— Caitlin, Owl Eyes Staff
  4. The “shape with lion body and the head of a man” is a mythological creature: the sphinx. Sphinxes are present in a number of pre-Christian mythologies, with the most famous being those of Egypt and of Greece. The New Testament describes the Second Coming as being preceded by the appearance of beasts which persecute the faithful. Yeats subverts the reader’s expectations by portraying the arrival of a pre-Christian, “pitiless” monster instead of biblical beasts or the expected forgiveness of Christ.

    — Caitlin, Owl Eyes Staff
  5. Yeats employs sibilance, or the repetition of words containing the letter “s,” in line thirteen. The hissing sound generated when these sibilant words are read aloud creates a foreboding, sinister tone that foreshadows the speaker’s vision as a horrific one.

    — Caitlin, Owl Eyes Staff
  6. The phrase “Spiritus Mundi” is Latin for “world spirit.” Yeats is engaging with the Platonic idea that all people are united in one collective mind and that a person’s imagination reflects the contents of this broad consciousness. Referring to Spiritus Mundi here thus lends significance to the “vast image” the speaker sees, for this vision is derived from humanity’s collective mind as opposed to one person’s subjective musings.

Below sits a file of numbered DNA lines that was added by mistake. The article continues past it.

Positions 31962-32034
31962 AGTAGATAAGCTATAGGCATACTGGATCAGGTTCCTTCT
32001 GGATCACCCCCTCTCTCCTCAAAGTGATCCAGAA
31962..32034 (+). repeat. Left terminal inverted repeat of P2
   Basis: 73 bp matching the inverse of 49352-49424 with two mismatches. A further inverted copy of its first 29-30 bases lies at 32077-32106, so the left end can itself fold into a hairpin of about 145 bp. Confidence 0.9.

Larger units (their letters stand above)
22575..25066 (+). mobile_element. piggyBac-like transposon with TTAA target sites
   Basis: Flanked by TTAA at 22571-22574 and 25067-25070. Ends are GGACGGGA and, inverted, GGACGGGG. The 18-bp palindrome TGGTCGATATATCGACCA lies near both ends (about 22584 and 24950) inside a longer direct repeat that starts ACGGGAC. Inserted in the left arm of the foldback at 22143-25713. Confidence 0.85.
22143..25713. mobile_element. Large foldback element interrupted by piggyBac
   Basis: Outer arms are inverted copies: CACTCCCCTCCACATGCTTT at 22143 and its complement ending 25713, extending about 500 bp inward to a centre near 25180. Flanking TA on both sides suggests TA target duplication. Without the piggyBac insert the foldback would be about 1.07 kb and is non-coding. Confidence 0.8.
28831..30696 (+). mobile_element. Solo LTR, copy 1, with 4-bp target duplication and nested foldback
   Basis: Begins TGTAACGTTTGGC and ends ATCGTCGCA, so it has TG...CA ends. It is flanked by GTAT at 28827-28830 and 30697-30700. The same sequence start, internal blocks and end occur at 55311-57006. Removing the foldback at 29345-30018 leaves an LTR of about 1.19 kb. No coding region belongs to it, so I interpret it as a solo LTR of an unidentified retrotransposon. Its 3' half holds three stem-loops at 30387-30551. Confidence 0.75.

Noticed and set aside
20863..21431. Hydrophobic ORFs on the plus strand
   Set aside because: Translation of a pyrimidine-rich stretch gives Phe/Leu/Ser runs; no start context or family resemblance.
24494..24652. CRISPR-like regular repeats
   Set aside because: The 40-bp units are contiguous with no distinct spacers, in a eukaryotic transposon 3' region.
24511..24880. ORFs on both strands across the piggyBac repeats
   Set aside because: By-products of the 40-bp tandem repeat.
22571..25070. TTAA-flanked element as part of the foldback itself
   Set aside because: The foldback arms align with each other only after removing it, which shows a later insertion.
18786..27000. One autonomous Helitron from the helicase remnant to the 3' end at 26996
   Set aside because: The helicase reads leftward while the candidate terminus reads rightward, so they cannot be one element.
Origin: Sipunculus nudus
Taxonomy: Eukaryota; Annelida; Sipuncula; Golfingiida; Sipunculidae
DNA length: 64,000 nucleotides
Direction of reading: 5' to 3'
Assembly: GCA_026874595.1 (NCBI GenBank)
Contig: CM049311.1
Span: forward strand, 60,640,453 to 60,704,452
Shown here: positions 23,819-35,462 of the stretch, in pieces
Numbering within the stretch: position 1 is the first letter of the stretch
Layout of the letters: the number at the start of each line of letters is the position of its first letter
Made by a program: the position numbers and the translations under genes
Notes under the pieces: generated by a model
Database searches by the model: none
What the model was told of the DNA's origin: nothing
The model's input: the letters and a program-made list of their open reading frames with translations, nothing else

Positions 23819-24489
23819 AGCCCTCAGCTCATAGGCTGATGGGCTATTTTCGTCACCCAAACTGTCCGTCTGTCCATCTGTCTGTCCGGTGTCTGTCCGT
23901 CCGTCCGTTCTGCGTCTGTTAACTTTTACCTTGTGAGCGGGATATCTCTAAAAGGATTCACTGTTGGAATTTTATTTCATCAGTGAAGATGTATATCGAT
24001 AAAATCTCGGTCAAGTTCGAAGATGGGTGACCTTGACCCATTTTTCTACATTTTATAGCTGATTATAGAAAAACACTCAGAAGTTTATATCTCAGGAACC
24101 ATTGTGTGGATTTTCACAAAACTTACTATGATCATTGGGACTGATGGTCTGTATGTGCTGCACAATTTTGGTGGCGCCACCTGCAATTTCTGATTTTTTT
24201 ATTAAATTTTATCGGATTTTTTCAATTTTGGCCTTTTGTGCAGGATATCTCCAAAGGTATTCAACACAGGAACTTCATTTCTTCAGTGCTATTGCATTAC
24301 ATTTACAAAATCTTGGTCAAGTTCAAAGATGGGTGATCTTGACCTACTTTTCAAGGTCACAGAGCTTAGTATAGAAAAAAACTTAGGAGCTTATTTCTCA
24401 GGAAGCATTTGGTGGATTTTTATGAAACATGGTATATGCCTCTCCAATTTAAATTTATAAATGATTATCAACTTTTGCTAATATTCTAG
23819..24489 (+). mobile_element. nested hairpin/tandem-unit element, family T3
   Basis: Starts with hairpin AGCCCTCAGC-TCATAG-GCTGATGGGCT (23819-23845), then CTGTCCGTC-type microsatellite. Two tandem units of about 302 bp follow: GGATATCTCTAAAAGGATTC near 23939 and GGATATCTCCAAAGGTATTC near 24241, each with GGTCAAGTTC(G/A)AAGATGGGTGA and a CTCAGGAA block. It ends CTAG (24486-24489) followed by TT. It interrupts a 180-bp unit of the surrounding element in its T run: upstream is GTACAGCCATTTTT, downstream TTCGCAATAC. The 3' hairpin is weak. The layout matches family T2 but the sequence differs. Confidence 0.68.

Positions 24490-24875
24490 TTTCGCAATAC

— Caitlin, Owl Eyes Staff
  7. Lines nine and ten use epistrophe, or the repetition of words at the end of successive lines or phrases. Yeats repeats the words “is at hand” to underscore the urgency of the present moment—specifically, humanity’s desperate need for relief from “the blood-dimmed tide” of “mere anarchy” that has been “loosed upon the world.”

    — Caitlin, Owl Eyes Staff
  8. Yeats alludes to the Christian belief in the Second Coming of Jesus Christ. Many Christians believe, based on messianic prophecies in the New Testament, that Christ will rise again for a second time. Though specific ideas about the Second Coming vary by Christian denomination, most Christians believe that Christ’s return will bring salvation and access to the Kingdom of Heaven.